Well, it’s been a while since the last stable release of PolyMon (June 19, 2007 to be precise).
During that time I have mainly been working on adding post monitoring actions. Essentially this will allow any monitor to execute custom scripts after a monitor has run. Since the status and counter objects are available to these scripts you would in practice be able to perform various actions based on the results of the monitor (for example, if a service monitor fails because the service its monitoring is not running you could start the service up, or if a log file has grown past a certain point you could write a script to purge all or part of the log file, etc).
The action scripting will, for now, support VBScript as well as PowerShell scripts. Technically PowerShell would have been sufficient for any scripting task, but because I’m not sure how many people have taken to PowerShell yet (which I highly recommend, btw), I opted to include VBScript.
I did look into incorporating VB.NET and C#.NET “scripting”, but one of the obstacles I found with this approach was adding references to other .NET libraries at run-time. I could have worked around this problem by providing an Add Reference capability, but it would create other problems such as making sure the referenced libraries are available (and in which location?) on the server that runs the monitors, not just the machine running the management console. Looks like PowerShell is a better approach. Problem there is that Microsoft does not allow redistribution of the PowerShell binaries, so the PolyMon install now requires an additional pre-requisite on top of the usual .NET framework.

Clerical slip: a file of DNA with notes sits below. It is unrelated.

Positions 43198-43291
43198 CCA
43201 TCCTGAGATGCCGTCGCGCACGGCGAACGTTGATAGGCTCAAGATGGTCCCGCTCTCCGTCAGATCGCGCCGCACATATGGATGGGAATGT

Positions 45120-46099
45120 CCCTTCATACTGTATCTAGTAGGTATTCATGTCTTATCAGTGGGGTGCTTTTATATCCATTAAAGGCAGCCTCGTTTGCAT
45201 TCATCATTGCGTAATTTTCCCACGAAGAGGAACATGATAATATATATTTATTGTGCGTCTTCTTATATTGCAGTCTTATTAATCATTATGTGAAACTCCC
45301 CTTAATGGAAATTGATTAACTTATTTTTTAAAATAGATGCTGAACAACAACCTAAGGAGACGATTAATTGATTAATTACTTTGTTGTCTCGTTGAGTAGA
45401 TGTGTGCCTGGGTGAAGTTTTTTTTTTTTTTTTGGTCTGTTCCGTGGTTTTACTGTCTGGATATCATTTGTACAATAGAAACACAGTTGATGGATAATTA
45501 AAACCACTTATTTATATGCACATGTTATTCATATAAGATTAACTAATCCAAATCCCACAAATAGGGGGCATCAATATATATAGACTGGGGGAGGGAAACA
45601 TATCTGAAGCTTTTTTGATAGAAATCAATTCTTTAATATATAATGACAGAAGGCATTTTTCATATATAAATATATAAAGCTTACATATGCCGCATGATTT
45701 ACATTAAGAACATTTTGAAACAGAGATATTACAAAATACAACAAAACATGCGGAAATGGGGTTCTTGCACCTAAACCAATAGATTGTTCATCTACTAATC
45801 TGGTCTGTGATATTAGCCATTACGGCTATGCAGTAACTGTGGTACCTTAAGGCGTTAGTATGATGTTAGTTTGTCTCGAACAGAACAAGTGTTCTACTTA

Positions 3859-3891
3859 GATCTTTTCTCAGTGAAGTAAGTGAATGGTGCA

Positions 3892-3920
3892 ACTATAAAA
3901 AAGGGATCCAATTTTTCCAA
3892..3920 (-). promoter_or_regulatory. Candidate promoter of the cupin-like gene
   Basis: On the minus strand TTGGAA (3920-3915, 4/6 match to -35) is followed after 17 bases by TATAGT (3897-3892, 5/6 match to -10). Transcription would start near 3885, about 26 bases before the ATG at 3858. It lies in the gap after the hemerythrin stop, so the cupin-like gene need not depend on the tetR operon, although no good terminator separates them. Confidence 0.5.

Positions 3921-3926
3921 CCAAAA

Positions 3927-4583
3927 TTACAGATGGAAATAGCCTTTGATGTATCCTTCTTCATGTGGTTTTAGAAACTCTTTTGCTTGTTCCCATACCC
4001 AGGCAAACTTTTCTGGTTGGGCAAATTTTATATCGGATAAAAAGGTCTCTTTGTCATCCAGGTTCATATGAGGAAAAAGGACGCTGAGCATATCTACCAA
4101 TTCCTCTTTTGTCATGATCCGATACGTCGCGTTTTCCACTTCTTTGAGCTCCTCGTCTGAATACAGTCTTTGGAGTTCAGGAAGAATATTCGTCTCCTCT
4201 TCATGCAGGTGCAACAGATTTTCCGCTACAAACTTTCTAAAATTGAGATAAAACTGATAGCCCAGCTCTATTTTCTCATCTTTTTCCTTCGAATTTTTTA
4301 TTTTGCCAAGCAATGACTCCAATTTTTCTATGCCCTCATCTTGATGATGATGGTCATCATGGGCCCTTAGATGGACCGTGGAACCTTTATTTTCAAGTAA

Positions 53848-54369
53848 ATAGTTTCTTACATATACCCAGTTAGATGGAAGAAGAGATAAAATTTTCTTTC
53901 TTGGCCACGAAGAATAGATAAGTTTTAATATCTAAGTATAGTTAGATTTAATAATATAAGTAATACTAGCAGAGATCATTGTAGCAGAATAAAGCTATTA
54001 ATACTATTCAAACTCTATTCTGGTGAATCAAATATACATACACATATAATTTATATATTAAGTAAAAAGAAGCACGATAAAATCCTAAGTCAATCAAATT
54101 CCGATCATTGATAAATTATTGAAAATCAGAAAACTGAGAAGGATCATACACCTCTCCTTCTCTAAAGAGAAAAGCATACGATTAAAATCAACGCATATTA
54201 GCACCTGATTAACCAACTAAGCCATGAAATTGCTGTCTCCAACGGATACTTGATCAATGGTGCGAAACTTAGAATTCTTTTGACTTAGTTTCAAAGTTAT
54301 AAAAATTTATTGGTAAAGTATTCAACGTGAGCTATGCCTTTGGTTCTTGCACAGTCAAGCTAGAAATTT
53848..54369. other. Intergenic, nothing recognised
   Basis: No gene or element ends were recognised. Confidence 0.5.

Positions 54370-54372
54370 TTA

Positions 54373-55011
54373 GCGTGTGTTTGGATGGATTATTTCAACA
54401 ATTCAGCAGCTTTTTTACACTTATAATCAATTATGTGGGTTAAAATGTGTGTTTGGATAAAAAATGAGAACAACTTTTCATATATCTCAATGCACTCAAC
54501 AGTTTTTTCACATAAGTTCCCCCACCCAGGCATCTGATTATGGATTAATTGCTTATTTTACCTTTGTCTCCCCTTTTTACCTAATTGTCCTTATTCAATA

The next release of PolyMon which will incorporate this new feature is due in the next couple of weeks. I have yet to fully test it in a working production environment and have to finalize the installer and help files. For the last stable release I took the plunge and switched to Wix for creating the insllation package. The learning curve was relatively steep and I ended up spending far more time that I would have liked – but in the end the effort was well worth it. I highly recommend using WiX if you are creating anything other than relatively basic installers in Visual Studio.
In addition to this new feature several bug fixes will be rolled in (in particular one that addresses the internationalization problems when creating the PolyMon SQL database – thanks to Steinlaus for figuring this particularly frustrating problem out).